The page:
Charles de Lint is my favorite author though who writes often in this mode.

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I think the reason that we don't see these sorts of episodic books is because the idea hasn't caught on just yet. Plus, publishers are probably not sure how to market them.

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To fully answer your question would take me a couple of days and 5000 words. I'll try the abridged version . . . I hope you can keep up.

Novels are 80,000 words. Movies are 90 minutes. And, technically, most novels are exactly what you ask for. The popularity of the 3 act structure means you are effectively reading 3 x 30 minute episodes.

This formula is limited by the simple formula followed by most writers. Hero + Villain + Love interest + Journey + Conflict. Due the expected pacing it is very difficult to stretch this story out.

TV series break the barrier by using an large, ensemble cast to create multiple heroes, arcs, and conflicts as well as concurrent storylines.

Episode 1. Plot 1, Act 1.

Plot 2, Act 1. Plot 1, Act 2.

Plot 3, Act 1. Plot 2, Act 2, Plot 1, Act 3.

Episode 2. Plot 4, Act 1. Plot 3, Act 2, Plot 2, Act 3.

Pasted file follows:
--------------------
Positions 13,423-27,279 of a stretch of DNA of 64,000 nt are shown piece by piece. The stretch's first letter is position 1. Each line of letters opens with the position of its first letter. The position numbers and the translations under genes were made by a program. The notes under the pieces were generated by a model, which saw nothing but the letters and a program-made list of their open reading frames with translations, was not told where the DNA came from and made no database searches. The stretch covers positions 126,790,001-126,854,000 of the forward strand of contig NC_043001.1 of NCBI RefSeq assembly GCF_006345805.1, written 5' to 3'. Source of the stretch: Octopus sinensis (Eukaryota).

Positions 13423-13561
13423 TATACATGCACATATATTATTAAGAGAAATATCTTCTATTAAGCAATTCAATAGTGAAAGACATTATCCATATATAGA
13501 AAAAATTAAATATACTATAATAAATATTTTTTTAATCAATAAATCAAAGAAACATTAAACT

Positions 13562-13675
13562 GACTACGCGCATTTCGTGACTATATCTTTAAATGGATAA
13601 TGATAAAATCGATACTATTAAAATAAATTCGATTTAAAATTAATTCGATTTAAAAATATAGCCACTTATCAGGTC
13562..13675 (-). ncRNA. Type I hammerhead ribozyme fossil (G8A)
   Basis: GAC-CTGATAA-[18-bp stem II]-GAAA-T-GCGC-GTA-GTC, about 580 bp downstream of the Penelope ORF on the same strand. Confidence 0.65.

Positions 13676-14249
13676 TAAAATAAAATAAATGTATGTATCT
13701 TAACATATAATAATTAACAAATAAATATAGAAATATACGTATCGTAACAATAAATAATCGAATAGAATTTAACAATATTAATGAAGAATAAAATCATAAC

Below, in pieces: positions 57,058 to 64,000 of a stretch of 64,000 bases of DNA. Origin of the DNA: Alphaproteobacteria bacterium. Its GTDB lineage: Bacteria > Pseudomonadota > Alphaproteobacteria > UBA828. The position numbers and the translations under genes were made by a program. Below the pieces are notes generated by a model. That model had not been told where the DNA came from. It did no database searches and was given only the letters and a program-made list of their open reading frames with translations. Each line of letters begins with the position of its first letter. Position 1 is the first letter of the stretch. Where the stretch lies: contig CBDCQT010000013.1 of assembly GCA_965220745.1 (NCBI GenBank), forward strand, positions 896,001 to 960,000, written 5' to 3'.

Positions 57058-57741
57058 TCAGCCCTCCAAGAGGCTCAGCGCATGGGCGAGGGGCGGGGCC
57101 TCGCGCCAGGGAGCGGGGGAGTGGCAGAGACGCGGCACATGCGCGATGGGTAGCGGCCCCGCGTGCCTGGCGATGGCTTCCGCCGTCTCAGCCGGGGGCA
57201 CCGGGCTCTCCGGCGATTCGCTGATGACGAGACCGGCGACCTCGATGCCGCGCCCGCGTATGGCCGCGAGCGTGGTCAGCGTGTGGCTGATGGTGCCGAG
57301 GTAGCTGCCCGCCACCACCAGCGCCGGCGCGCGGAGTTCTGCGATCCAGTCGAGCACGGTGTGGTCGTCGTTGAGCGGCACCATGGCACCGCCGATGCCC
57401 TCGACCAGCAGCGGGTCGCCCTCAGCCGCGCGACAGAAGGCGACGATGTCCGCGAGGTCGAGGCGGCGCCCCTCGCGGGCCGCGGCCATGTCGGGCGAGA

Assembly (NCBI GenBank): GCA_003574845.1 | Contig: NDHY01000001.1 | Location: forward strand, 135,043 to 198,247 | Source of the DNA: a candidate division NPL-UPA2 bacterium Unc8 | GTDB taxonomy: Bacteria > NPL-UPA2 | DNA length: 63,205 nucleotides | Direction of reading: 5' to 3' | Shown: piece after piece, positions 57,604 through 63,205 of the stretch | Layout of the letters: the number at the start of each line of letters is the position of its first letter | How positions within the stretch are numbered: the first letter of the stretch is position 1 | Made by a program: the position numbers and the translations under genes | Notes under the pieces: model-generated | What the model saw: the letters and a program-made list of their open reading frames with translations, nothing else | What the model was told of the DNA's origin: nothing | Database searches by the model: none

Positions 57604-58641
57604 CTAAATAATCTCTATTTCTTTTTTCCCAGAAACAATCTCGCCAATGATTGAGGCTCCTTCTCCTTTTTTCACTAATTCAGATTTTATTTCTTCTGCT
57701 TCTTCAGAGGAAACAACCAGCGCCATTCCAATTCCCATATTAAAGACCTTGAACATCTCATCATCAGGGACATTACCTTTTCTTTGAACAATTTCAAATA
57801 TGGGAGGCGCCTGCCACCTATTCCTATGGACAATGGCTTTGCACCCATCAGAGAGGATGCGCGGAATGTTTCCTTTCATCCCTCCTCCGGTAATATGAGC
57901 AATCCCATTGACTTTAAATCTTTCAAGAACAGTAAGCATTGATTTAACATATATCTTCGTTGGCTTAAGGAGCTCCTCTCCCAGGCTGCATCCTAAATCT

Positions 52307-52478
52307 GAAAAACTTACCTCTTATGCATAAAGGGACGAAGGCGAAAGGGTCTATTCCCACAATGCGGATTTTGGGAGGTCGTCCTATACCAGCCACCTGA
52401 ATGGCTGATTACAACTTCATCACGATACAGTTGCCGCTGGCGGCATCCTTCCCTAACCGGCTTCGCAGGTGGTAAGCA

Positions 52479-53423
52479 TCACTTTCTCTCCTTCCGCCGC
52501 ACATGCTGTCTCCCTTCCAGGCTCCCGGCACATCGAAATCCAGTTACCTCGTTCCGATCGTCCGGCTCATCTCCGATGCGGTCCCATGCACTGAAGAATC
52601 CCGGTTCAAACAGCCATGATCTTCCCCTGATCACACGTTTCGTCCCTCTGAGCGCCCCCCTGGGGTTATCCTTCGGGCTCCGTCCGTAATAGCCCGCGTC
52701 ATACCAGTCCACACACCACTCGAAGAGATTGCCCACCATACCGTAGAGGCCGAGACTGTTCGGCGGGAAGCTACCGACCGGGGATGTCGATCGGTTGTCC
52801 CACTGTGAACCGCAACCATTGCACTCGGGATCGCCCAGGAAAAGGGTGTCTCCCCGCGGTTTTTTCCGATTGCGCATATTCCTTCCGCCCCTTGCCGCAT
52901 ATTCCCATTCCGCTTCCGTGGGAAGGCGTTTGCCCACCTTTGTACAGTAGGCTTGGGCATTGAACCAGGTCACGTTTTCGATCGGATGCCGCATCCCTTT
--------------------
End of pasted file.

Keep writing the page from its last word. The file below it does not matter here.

Plot 5, Act 1. Plot 4, Act 2, Plot 3, Act 3.

Plot 6, Act 1. Plot 5, Act 2, Plot 4, Act 3.

This formula ensures that something is always resolved and something else provides a cliffhanger.

The rise of 'seasons' and 'binge-watching' may have an effect on literature. I took a 450 page novel that I created years ago and re-wrote to be five novellas - Available individually or as a combined volume. It may be of interest the each volume averages 140 pages (700) but the combined works totals 500 (removal of the previously . . . sections).

Book One: "The Twins have Fallen" introduces a talented medical student, Katrina Kaufmann, her transition into adulthood, the emotional high of meeting 'Mr Right', followed by the low of feeling responsible for the events leading up to the tragic death of her twin sister, Elizabeth, in the 9/11 attack.